Chicks Gear Review: Osprey Kresta Ski Pack

Nancy Emerick and Mary White happily testing out the Kode 32 and Kresta 30 on their way to ski 25 Short, a classic Teton summit ski tour of almost 4,000 vertical feet

Nancy Emerick and Mary White happily testing out the Kode 32 and Kresta 30 on their way to ski 25 Short, a classic Teton summit ski tour of almost 4,000 vertical feet

Autumn is here. The days are getting short, and a chill is in the air when you step outdoors in the mornings.  The mountaintops sport a dusting of snow.  At Chicks, this is when we start to dream of winter.  And not only are we dreaming, we are in fact getting prepared and ready, anticipating our next favorite season.  For me, that means getting my ski gear in order and adding any new pieces of equipment I might need.  On this year’s list is a new Osprey Kresta 30L ski pack.

Last winter, during our women’s ski clinics, we were able to offer this pack in our demo gear line, and it was a favorite.  This women’s ski pack has all the same proven bells and whistles as the Kode 32, but is sized just slightly smaller and more comfortable to fit on a woman’s back.

Here are the details:

The Kresta 30 has a separate compartment to store your snow safety gear, easily accessible with a full-length zipper and quick-grab loop.  Not only as a guide, but a skitouring partner, this is an important feature when things don’t go as planned and you have to get your shovel and probe out quickly.The main compartment is accessed via a long zipper below your shoulder straps, allowing you to reach anything in the bottom of your pack such as that pair of mitts you’ll desperately need when your hands get cold.  At the top of the Kresta you’ll find a nice little fleece-lined zippered pouch for your goggles and other breakable things like your phone.

img_4986True to Osprey’s tradition of excellence in technical features, this pack has a number of well-placed attachment options:  Skis can be carried diagonally across the back of the pack, which is really convenient for quick boot packs in the side country.  Skis can also be carried vertically on the sides in the traditional way, which comes in handy when the going gets more technical.  With the same ease and security, a snowboard can be attached vertically on the backside, and the same goes for showshoes.   Additionally, you can attach an ice axe, but be warned that if you are heading on a bigger ski mountaineering adventure, this pack might not be quite big enough to carry all your tools and layers.For overnights and more technical routes, I choose a larger pack.  One feature that helps to save space is the stowable helmet carry.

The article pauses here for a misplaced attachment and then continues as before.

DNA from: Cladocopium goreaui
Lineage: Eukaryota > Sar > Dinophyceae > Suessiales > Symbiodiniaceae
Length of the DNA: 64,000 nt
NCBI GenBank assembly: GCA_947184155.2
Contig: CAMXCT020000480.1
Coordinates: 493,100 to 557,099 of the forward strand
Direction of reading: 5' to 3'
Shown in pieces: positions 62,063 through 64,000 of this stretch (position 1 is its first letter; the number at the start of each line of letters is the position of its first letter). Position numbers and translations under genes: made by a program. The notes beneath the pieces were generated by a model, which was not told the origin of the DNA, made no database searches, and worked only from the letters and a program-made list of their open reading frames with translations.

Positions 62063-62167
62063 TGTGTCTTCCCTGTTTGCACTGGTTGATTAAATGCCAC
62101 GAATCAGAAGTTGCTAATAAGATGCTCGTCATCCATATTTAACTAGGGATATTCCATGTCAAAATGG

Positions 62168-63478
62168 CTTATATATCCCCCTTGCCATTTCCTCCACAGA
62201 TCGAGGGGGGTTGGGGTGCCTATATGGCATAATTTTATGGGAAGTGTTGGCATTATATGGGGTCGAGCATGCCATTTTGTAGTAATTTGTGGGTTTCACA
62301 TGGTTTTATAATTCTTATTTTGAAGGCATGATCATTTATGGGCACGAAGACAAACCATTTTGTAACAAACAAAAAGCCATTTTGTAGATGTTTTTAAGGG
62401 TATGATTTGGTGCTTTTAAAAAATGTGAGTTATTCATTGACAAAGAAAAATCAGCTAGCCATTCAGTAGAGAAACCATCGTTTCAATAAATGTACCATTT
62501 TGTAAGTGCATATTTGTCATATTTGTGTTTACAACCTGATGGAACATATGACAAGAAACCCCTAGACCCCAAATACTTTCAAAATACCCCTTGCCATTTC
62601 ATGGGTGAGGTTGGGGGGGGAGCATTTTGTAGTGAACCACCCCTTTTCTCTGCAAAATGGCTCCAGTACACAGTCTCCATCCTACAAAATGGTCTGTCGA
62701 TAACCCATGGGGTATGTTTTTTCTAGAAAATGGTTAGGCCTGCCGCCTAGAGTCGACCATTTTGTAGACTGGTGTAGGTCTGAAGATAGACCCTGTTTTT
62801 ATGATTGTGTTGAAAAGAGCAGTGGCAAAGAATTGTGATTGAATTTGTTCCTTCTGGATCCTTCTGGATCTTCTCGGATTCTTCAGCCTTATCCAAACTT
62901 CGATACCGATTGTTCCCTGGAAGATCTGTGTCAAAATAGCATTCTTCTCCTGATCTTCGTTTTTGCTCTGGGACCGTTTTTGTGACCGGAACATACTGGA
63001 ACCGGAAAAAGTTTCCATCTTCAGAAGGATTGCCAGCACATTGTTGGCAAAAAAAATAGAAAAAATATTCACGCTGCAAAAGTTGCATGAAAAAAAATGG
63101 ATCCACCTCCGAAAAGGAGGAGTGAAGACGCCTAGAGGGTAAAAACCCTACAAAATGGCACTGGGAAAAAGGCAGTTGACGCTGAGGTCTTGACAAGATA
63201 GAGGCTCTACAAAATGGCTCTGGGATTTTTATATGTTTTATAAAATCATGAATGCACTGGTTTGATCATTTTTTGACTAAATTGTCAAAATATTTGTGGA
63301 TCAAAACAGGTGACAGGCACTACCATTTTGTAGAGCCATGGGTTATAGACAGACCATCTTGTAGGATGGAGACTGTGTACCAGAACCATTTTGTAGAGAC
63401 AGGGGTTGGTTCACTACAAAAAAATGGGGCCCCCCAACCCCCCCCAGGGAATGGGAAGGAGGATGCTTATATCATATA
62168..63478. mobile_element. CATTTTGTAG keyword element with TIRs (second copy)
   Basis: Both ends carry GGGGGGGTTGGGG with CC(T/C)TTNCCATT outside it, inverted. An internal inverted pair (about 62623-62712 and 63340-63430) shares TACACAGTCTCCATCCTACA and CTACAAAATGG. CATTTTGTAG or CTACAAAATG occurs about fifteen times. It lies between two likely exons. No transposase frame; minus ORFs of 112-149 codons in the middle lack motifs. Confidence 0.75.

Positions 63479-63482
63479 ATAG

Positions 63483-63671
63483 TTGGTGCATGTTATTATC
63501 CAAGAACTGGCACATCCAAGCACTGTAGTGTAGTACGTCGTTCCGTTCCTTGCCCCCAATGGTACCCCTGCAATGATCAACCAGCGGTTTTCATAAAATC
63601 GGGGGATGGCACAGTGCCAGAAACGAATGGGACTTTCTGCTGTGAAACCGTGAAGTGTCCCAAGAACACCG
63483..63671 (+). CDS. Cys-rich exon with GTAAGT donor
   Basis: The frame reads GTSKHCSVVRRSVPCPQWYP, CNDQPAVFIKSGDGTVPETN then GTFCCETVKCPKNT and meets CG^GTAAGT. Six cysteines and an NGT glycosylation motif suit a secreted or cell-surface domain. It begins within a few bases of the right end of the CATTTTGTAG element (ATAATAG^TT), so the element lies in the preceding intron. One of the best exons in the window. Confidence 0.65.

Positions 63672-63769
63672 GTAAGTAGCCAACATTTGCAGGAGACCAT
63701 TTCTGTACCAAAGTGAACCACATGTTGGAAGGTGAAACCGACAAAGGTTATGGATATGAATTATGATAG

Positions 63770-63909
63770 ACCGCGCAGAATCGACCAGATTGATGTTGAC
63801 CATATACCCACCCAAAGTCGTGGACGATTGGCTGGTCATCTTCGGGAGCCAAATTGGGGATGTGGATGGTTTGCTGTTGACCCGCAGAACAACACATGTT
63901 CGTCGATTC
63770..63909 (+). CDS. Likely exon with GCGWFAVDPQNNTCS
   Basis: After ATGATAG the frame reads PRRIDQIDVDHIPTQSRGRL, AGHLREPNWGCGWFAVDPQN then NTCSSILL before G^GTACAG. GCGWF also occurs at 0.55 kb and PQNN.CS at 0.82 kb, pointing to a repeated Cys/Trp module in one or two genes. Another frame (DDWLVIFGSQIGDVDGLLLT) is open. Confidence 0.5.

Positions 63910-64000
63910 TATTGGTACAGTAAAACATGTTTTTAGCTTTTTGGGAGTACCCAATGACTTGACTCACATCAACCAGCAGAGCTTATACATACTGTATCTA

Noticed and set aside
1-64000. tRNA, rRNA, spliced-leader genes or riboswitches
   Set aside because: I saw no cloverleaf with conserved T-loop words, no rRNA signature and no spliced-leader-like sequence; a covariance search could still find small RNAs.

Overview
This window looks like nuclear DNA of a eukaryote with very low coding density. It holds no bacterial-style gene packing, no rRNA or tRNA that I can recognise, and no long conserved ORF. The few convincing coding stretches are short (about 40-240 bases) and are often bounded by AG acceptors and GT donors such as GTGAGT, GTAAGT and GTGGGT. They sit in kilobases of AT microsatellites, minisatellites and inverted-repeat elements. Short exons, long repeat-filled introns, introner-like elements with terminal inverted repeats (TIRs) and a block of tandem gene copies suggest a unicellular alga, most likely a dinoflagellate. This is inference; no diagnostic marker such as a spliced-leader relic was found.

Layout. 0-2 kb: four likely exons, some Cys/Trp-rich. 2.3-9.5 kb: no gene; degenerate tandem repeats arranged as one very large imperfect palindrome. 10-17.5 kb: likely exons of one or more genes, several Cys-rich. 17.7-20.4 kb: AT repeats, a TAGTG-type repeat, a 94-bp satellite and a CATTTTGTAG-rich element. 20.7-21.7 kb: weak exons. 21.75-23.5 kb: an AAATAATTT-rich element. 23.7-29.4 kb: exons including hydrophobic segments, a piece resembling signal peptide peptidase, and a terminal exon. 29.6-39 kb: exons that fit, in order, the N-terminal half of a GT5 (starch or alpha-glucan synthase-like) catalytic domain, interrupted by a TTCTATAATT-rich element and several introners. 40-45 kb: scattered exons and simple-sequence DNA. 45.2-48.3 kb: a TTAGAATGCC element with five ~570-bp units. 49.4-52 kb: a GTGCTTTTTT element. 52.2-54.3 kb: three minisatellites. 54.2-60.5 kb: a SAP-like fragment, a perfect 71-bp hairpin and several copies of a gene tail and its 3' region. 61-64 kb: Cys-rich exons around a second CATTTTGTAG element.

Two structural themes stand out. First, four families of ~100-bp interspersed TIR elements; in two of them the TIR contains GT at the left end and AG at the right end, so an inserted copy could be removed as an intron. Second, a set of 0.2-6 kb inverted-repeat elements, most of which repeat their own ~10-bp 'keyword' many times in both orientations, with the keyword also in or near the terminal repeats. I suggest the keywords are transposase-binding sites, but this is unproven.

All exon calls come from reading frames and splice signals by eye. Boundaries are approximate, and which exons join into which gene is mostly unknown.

Now let’s talk about comfort and carrying a loaded pack – another category where Osprey packs shine.  The hipbelt on the Kresta 30 is lightweight but padded and comfortable, and provides good support for heavy loads, in combination with the LightWire suspension system and the contoured shoulder straps.  This pack can definitely go the distance.A few more fine features on this pack are the thermoformed backpanel, which sheds snows and keeps you dry, and the glove friendly buckles and zippers.

Overall, the Kresta is a very well designed pack.   I like having multiple options for carrying my equipment.  This pack is great for day tours in non-technical terrain.  I am looking forward to having mine packed and ready in a few shorts months!  Yay for winter, I am stoked already!

2 replies
  1. Dani
    Dani says:

    I’d love to know what you use for a larger pack, too. I have a BCA 40L pack–thinking of replacing it with a Kresta 40 because the fit on me is really poor–but I’d like a 50-55L pack for skiing/SAR and can’t find many that have decent ski/rope attachments but work well for a women’s fit (it doesn’t have to be women specific, but i’m finding men’s packs don’t work that well for me in general). I’d love to hear what works for you guys. I unfortunately live in mail-order only land. I tried a Deuter that was women’s specific but the torso was too short and not adjustable. So I need a women’s fit for hips and shoulders, but NOT a particularly short torso…? Thank you!!!

    Reply
    • Elaina Arenz
      Elaina Arenz says:

      Good to hear your experience with bigger packs. I have not tried the Kresta 40L. In that size range, I used to depend on my Black Diamond Speed 40. It’s a sort minimalist unisex alpine pack, where skis can attach A-frame style and a rope can fit in butterfly coils under the lid. Recently I got an Arcteryx 38L Khamski backpack which is my new favorite for ski touring. This pack has lots of external attachments, carries really well, and is light. I also have a Mammut 35L ski pack with a removable airbag for heliski guiding… but don’t usually use anything in the 55L range. For big expeditions, I use a Mountain Hardware pack. They make really good packs in the 50-105L size range. Hope this helps!–Karen B

      Reply

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